To disable Oracle's variable substitution and therefore return & to the pool of standard characters you need to tell SQL*Plus to disable it:
set define off
Add that to the top of your Oracle SQL script or type it manually at the SQL*Plus prompt.

These tips plus many more can be found within the rather useful The Oracle (tm) Users' Co-Operative FAQ.

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Hibernate HQL problems with database views and deleted rows within the same transaction

I found an interesting Hibernate view-related issue yesterday when deleting some data from a table within a single transaction.

Let me set the scene a little - we have a People table which has one row per person. We have a FamilyTree database view which displays family trees using the People table as one of it's sources (it's quite a complex view with functions and the like but you get the picture).

I was writing some unit tests around the area of deleting people. I used the view to get a list of people, deleted a person from the People table and then used the view to ensure that the person was gone. All of this was done with Hibernate-annotated domain objects and some JPA-based DaoSupport style classes - the standard Spring/Hibernate way.

What I found was that when we were within a single transaction (i.e. within a unit test or within a web controller using the OpenSessionInView) and we delete from the table, the 'deleted row' is still visible and therefore incorrect. If you looked at the SQL trace you would find that the DELETE SQL statement was never flushed to the database as Hibernate is trying to be lazy and only perform such actions when it really has too.

As there are no annotations for telling Hibernate that this entity is actually backed by a view rather than a table, there is no way to tell Hibernate that it must flush changes to the People table when we access the FamilyTree view! This was (roughly) the code that was failing:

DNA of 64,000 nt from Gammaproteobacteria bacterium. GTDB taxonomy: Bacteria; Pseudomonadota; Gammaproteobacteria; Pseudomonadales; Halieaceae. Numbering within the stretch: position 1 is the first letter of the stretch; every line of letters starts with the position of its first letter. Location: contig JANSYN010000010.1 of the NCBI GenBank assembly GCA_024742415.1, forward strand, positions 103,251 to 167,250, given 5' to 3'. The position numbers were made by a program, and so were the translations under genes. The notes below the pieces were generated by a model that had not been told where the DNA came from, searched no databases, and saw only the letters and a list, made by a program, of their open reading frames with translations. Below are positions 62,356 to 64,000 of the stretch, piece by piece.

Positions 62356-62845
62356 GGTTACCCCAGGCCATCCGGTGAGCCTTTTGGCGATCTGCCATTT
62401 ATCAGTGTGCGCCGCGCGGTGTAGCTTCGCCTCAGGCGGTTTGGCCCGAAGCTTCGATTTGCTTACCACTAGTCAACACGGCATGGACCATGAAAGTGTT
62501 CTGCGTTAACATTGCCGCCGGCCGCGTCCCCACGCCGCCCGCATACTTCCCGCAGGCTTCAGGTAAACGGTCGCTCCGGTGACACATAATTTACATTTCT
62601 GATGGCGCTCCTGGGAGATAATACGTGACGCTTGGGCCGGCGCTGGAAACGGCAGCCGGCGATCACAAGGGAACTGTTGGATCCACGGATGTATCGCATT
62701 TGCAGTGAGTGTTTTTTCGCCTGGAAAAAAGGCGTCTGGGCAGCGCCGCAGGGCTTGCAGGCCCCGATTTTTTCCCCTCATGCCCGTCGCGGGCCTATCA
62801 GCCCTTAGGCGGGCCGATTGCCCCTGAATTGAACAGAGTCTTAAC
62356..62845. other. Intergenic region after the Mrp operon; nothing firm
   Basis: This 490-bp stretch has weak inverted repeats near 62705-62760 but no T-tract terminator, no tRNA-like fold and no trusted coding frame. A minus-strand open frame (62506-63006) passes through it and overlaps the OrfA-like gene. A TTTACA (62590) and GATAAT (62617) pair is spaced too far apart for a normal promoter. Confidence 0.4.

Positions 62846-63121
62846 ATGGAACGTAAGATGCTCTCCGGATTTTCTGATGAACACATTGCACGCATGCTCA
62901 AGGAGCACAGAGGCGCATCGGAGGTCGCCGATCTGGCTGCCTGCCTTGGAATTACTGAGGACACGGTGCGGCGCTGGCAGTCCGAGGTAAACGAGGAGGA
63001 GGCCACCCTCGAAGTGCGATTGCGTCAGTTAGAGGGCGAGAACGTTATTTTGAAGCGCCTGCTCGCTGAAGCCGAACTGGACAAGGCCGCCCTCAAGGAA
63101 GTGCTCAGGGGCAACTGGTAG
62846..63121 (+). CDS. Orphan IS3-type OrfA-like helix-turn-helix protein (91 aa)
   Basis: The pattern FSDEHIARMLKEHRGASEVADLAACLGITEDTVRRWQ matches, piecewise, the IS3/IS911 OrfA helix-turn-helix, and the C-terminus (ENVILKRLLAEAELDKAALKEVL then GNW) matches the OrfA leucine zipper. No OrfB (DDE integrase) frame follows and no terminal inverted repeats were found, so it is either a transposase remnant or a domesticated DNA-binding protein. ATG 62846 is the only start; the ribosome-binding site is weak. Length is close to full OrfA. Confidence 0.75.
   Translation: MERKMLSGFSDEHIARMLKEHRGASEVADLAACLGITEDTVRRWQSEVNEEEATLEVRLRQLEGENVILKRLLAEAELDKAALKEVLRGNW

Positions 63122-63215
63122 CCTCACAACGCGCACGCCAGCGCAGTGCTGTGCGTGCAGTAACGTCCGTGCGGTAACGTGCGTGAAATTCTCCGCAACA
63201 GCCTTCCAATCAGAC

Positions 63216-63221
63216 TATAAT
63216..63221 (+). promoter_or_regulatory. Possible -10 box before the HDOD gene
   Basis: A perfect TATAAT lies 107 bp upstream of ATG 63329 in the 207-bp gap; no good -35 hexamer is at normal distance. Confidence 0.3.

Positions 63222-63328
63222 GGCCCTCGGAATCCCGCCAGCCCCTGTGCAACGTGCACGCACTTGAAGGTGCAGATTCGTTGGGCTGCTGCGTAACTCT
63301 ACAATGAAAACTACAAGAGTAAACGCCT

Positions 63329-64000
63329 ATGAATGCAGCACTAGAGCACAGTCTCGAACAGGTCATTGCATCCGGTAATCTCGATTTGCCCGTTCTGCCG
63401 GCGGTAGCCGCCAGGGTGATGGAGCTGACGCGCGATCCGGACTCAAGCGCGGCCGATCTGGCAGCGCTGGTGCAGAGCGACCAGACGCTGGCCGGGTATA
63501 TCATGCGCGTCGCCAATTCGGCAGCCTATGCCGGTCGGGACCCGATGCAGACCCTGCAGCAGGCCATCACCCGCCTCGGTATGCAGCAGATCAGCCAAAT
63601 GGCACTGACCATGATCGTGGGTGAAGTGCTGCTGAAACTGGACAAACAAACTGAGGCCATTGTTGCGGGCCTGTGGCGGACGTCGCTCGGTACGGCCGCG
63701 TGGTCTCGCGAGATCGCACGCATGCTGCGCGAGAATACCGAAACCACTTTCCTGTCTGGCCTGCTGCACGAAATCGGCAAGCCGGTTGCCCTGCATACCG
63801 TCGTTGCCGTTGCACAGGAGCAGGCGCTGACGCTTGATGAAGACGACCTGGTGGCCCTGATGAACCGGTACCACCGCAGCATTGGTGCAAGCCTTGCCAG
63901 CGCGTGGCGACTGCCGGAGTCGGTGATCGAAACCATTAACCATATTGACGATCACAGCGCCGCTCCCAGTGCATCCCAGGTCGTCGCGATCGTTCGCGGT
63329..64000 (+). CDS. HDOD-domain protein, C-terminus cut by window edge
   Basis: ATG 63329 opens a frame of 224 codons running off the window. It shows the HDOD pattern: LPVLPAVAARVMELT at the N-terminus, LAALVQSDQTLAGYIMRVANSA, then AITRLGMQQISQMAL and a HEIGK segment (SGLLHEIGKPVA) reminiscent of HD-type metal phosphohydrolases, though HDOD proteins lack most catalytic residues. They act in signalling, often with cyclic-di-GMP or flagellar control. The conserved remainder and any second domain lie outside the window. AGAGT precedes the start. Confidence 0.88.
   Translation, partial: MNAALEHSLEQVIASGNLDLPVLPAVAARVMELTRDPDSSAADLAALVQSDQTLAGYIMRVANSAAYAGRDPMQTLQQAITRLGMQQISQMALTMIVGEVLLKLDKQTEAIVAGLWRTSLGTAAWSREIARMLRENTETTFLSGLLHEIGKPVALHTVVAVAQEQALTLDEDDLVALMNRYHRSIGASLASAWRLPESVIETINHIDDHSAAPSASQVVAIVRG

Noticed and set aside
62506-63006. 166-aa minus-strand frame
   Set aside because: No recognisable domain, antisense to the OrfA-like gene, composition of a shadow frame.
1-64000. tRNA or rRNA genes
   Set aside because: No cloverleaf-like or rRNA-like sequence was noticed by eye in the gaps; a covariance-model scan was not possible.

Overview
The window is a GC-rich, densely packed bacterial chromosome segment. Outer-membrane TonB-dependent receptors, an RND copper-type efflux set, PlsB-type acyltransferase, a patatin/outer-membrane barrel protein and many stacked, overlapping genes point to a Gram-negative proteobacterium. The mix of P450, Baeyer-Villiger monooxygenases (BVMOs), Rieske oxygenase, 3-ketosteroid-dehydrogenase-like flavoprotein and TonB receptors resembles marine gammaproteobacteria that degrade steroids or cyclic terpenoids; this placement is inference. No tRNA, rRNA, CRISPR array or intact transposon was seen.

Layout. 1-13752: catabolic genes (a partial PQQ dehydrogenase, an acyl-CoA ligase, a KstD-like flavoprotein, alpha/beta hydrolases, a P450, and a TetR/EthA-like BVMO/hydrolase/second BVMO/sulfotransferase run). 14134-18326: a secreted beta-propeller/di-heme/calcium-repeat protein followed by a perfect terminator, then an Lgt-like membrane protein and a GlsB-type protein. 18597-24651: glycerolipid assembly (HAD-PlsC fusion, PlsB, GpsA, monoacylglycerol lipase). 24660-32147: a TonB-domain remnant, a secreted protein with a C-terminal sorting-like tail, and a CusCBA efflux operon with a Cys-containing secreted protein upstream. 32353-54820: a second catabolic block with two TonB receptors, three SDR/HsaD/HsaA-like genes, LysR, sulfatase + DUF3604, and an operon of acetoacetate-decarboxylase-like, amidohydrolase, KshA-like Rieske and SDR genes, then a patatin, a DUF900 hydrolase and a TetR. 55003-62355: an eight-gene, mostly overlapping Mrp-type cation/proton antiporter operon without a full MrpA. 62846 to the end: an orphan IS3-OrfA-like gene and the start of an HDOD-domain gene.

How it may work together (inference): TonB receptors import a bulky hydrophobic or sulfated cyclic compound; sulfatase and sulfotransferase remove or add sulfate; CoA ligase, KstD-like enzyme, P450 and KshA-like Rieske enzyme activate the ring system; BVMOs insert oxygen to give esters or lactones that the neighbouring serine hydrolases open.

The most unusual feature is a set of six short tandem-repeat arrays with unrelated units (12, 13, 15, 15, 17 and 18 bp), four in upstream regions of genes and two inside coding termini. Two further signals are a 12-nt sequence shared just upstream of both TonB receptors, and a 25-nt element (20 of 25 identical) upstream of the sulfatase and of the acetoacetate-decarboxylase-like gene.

List results = getJpaTemplate().find("FROM FamilyTree ft WHERE ft.parent = ?", parent);
return results.get(0).getPerson();

As the HQL doesn't make a reference to the People table or the person relationship within the FamilyTree entity, Hibernate does not know that it needs to flush any outstanding People changes before it performs the SELECT. To prove this if we add a simple SELECT * FROM people between the row delete and the view access then the delete is flushed and so the view displays the correct information.

This didn't seem to be the cleanest of solutions so I tried changing my HQL query of the FamilyTree view to return a Person entity like so:
List results = getJpaTemplate().find("SELECT ft.person FROM FamilyTree ft WHERE ft.parent = ?", parent);
return results.get(0);
As we have explicitly mentioned in the HQL that we want the person child object of the entity Hibernate is forced to flush any outstanding People changes before it performs the SELECT!

I know that using database views within Hibernate is considered 'advanced' but it would would be nice to have some kind of @ReliesOn annotation to cover these edge cases. We now have to try and remember this strange behaviour whenever we deal with views.

I'm no expert on Spring and Hibernate so I may have got the wrong end of the stick completely - if that is the case then please comment on the right way to solve this problem as I would love to learn!